Almandine Garnet Ring

Almandine is generally darker red than pyrope and may appear black, although pinkish red specimens are found. It is usually opaque or subtranslucent, but the rare transparent stones have high lustre. Although dense, almandine is brittle and facet edges chip. Many stones show characteristic inclusions and four-rayed stars may be seen when stones are cut in cabochon. Needle-like crystals of rutile or hornblende are typical inclusions in almandine. The darker almandines are frequently cut as cabochons or used as abrasives in garnet paper. The underside of dark almandine is often hollowed out to let more light filter through the stone.

Almandine is found in metamorphic rocks, such as garnet mica schist, and less frequently in granitic pegmatites. It has a worldwide occurrence.

Slices of garnet have been used in windows in churches and temples, and legend has it that Noah suspended garnet in the ark in order to disperse light. Garnet was once said to cure melancholy and to warm the heart.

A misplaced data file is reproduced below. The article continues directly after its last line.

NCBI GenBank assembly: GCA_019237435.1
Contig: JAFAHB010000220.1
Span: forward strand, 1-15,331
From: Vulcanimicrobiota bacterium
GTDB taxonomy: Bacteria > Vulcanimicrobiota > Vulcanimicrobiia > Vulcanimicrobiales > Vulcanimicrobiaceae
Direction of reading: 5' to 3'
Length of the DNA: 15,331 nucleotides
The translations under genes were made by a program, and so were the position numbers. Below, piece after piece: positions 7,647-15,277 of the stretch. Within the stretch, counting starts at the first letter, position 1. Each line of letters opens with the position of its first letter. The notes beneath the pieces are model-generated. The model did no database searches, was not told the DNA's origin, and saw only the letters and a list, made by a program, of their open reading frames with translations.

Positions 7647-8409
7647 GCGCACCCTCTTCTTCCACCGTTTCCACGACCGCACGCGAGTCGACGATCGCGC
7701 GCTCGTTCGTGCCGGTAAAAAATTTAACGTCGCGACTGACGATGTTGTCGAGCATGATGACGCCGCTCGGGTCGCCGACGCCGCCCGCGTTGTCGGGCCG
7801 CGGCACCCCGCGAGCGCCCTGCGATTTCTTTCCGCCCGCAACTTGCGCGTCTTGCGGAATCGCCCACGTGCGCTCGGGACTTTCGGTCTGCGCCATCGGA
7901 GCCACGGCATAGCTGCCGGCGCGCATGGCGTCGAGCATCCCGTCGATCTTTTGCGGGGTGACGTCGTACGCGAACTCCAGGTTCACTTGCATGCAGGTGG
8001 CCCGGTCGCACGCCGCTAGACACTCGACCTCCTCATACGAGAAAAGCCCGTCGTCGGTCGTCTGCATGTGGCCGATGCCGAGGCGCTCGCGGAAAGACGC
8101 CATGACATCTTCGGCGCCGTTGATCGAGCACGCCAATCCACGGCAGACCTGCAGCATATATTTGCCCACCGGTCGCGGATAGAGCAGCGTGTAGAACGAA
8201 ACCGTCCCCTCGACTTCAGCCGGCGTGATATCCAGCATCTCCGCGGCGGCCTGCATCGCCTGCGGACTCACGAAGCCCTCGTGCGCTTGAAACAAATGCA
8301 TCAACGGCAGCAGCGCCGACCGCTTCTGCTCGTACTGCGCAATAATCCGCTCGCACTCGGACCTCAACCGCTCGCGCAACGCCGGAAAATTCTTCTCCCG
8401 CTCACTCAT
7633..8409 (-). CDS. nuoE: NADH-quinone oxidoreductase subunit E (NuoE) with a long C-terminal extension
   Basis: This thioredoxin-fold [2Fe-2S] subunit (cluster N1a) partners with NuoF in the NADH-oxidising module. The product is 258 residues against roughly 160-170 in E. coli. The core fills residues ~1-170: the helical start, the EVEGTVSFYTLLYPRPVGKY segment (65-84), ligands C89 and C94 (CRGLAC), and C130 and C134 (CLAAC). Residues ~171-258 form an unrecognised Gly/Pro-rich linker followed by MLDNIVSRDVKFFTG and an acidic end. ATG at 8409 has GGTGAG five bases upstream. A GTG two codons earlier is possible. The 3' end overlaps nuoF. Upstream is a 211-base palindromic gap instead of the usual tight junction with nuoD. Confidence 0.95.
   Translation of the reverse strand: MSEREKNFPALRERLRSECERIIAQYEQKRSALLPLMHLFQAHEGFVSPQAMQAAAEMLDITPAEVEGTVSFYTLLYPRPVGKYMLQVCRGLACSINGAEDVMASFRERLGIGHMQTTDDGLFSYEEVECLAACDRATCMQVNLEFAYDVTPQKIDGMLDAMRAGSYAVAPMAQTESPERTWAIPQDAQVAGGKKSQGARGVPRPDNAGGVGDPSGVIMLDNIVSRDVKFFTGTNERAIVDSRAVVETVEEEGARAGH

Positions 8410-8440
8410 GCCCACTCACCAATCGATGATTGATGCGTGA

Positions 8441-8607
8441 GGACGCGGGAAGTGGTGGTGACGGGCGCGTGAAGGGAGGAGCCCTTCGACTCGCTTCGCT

Cause of Color :


Chemical Composition :

Iron Aluminium Silicate – Fe3Al2(SiO4)3

Cuts & Uses :

Facetted, cabochon, beads, carvings, etc.

Dispersion : 0.027
Hardness : 7 - 7.5
Magnification :

Silk (intersecting rutile needles – 70° / 110°), crystalline inclusions (apatite, zircon, spinel, etc.), fluid inclusions

Refractive Index / Birefringence :

Pure: 1.770; Range: 1.770 – 1.830

Simulants (with separation tests) :

Pyrope (R.I., S.G., spectrum), Rhodolite (R.I., S.G.), Doublet (inclusions, R.I., U.V. fluorescence), Glass (R.I., inclusions, U.V. fluorescence), Spinel (spectrum, R.I., U.V. fluorescence, inclusions), Tourmaline (optic character, spectrum)

Sources :

Sri Lanka, India, Australia, Zimbabwe, Tanzania, Madagascar, Kenya

Spectrum :

Main diagnostic strong bands at 505nm, 525nm and 575nm. Other lines sometimes are at 617nm, 476nm, 462nm, 438nm, 428nm, 404nm and 393nm.

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